“Ex-teachers still coming through to me,
tough kids don’t stop trying to kick me to the ground,
I don’t care,
Go on just do what you do to me,
you look so sick when you’re pushing me around
See me, hear me,
Don’t you know you can’t get near me,
you can only hope to hear me on your radio.”
– Joe Jackson, “On Your Radio,” 1979
Maybe it was the naïveté and restlessness of youth, but when Joe Jackson would sing that lyric in 1979, I’d consider it a call to power. In 5th grade, though — a few years prior — with the eyes of the world watching every gesture I made, I couldn’t do it. Couldn’t reproduce something so rote, so much in my wheelhouse; an involuntary movement, like breathing. Yet I always thought I would have that opportunity to make a name for myself, find success, maybe even call them out in a song that bellowed on a radio frequency somewhere in the ether, or in the pages of a book, and prove them all wrong.
But I didn’t yet have that fortitude.
* * * * *
Today’s class is highlighted by a show-and-tell segment and I’m slated as one of the featured showers/tellers. I have chosen to play a classical guitar piece, a bold move considering my limited experience in the genre. Still, it’s an opportunity for me to cement my legacy; I had been routinely voted “most artistic” in year-end class polls due to my drawing abilities, and I also have a reputation as a wildly introverted music geek, so this is a chance to prove my worth. Also, Sister Joanne — our current quirky proctor — always provides a supportive, fun space in which her students can thrive. Usually incongruous with most of her contemporaries, it’s no wonder we’d catch wind of her leaving the convent just years later, shacking up with a mere mortal.
“And now, Allan will play some guitar for us,” she announces. With that, though my heart jumps a little, I proceed to the top of the class with guitar, music stand and tablature in tow, setting up and proclaiming this particular piece is called something-or-other composed by who-knows-who. Though I am the subject of scrutiny by some jealous classmates, I feel comfortable in my virtuosity as I’ve fulfilled my commitment of practicing the obligatory hour-plus per day.
As I make my bid to entertain, I realize that the back of the classroom is filling in with a few older students from other grades. This doesn’t really affect me, though one particular kid catches my attention.
His legacy won’t fully crystallize until two years later, but already Albert is somewhat of a perceived icon at St. John’s, particularly with the girls and especially to those with a bullseye on our backs. Adorned with a heartthrob Mediterranean-sculpted face, impeccably-coiffed feathered hair and bronze suntan even in the winter months, he is one of the most popular kids at school. In passing, he has thrown jeers my way, particularly after I was caught cursing in the schoolyard and was summoned to his classroom for a “trial” to determine how many weeks of detention I’d receive as punishment. I’m convinced this little asshole influenced his fellow classmates to vote for the maximum number of two weeks, which is what I received.
Two years later, when I’m in 7th grade — when Albert has graduated and is attending high school — he will come back with his rock band and perform in our gymnasium. We’ll be ushered downstairs for a “special performance” in the middle of our school day where Albert and his band will play a set of hard rock songs for the school. It is the only time I can recall that my ultra-conservative, God-fearing school did something this cool. Albert would brandish a white Gibson Les Paul — the axe of choice in the 1970’s, played by guitar idols like Jimmy Page and Ace Frehley — and that will leave an impression on me. And though I’ll still harbor resentment toward him, I’ll be in awe of his band’s energy; they’ll be loud, tight and look great. This will be the first time I’ll see a rock band live and up close. It will also serve as my initial awareness of how powerful it is to be a performing musician; Albert and classmate Laura will apparently have something magnetic unfolding before us all. He’ll play exclusively for her and it’ll be the beginning of a torrent love affair between them, planting the seeds of future relationship ideation. Of course, Albert is aware of this, too, and his cocksure stage presence will reflect it. At one point, though, he’ll fix his gaze on me and shoot me an icy, cavalier glare, as if to say, “Remember when…?”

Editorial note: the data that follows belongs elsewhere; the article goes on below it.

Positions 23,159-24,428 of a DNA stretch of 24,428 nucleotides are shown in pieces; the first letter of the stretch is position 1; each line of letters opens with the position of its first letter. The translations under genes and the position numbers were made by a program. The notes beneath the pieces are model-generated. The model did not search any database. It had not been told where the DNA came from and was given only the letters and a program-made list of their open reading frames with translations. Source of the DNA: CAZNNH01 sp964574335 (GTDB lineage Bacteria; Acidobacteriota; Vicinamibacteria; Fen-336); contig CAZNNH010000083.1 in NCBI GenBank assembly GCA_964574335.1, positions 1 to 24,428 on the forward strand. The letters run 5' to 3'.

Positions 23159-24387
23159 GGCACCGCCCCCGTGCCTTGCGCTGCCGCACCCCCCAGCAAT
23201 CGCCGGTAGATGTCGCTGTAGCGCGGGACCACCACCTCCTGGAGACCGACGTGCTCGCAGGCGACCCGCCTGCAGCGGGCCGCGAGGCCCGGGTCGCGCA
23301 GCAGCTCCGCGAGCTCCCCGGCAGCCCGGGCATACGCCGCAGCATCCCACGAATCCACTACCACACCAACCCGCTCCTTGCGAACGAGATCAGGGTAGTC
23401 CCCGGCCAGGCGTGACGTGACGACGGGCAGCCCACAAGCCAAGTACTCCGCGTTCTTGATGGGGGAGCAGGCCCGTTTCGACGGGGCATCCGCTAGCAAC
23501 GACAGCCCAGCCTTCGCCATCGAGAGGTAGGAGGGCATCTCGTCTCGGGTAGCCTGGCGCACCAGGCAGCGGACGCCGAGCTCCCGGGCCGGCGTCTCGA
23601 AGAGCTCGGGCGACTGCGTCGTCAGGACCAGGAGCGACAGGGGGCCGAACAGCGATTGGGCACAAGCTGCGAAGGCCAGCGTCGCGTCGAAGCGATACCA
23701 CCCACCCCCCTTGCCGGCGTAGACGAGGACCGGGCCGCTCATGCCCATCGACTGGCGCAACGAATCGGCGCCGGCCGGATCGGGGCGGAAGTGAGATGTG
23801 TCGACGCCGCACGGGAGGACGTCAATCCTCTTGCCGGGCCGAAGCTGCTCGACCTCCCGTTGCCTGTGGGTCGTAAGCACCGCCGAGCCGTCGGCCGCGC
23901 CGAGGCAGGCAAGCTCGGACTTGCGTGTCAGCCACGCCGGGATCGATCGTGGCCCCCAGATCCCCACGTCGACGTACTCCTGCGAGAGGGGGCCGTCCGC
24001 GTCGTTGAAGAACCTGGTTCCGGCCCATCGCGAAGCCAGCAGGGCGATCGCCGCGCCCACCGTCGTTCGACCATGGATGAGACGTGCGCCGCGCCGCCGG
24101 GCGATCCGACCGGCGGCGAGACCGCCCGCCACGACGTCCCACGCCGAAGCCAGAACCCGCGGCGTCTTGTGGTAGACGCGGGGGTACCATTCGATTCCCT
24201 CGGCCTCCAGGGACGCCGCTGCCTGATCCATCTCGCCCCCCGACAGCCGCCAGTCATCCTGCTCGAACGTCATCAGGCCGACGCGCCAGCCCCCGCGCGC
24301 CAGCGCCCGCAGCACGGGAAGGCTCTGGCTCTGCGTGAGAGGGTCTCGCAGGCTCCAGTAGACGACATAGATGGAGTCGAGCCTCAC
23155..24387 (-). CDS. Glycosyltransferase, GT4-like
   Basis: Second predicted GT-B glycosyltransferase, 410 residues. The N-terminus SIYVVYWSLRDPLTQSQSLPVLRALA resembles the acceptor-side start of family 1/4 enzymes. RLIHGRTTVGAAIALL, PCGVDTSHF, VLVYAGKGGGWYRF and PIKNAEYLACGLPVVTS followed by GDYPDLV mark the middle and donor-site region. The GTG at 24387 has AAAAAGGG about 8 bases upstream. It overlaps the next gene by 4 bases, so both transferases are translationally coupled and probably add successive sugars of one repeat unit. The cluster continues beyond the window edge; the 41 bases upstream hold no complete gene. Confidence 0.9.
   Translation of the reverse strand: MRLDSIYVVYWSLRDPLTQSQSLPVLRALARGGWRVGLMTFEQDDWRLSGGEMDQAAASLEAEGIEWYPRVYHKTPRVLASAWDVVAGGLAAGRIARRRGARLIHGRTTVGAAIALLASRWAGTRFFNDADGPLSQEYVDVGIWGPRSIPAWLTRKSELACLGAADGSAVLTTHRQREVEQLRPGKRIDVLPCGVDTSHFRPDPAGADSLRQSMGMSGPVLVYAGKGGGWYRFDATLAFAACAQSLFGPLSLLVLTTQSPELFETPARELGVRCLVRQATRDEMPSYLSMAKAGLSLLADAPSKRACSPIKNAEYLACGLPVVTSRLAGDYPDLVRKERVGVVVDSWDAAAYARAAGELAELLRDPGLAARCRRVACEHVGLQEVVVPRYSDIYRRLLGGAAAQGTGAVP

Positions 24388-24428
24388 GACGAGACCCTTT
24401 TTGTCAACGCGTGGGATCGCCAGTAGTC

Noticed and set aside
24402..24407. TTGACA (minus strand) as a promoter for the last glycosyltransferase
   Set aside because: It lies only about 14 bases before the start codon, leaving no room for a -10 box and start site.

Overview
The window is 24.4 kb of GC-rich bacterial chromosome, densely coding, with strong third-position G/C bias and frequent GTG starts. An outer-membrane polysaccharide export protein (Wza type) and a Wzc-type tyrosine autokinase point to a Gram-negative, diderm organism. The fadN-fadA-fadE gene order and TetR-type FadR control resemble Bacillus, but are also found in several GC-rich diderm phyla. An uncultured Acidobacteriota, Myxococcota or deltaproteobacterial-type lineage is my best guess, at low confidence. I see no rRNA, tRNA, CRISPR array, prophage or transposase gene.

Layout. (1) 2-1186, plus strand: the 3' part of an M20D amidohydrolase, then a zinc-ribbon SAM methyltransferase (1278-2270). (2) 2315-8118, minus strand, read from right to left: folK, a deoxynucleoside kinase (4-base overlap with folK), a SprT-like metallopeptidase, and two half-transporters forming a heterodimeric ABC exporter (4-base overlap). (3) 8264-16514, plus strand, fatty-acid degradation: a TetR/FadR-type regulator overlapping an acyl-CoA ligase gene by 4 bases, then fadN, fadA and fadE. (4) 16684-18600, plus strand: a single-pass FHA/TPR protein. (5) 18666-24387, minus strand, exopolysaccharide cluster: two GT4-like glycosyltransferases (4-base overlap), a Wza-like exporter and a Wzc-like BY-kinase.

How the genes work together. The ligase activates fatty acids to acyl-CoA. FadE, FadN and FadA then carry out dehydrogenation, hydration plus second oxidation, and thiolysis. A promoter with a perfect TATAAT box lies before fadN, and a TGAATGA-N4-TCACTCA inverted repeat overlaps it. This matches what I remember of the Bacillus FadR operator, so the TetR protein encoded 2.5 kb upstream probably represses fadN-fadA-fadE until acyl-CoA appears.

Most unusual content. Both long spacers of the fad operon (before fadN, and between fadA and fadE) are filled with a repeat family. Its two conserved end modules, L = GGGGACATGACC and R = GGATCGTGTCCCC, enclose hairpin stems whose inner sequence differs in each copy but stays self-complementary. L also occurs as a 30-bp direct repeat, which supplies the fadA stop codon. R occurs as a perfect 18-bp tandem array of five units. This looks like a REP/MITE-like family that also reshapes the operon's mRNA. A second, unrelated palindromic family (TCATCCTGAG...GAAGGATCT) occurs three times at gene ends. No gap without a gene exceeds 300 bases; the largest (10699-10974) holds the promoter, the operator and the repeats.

I fucking hate him.
My fingers are nimble traveling across the fretboard, like bees dotting nectar-rich flowers; I am still new at this classical stuff, and don’t particularly enjoy it, but I am urged to study it because “rock is just noise” and it won’t get me anywhere in life. This disdain is exemplified by my guitar teacher’s attempts to whack me on my fingers when I hit a wrong note, claiming that there’s no margin for error, and the subsequent rhetoric about classical music’s rich tradition, that it requires perfection and other superfluous diatribe lost on me because at this point, I tune out.
Still, I’m enjoying the satisfaction that comes with successfully playing something so difficult; chords requiring a hand stretch over 4 frets that change positions with each progression, interpreting these black and white notes, like a secret but universal language among those who can decode it. I feel that I now belong to a sacred society where such skills are revered. And my right hand is plucking away, quick fingers finding their way amidst the 6 nylon strings, long fingernails against thin wires producing a pleasurable plucking sound, giving my playing depth. All of this complexity as my right foot obediently taps the tempo. At this moment, I’m a music-making machine, feeling proud that I’ve been given this gift to share with others. As the last notes of my performance reverberate, I turn to Sister Joanne and she verifies my success with a broad grin. The class applauds and I’m feeling high as fuck going into recess.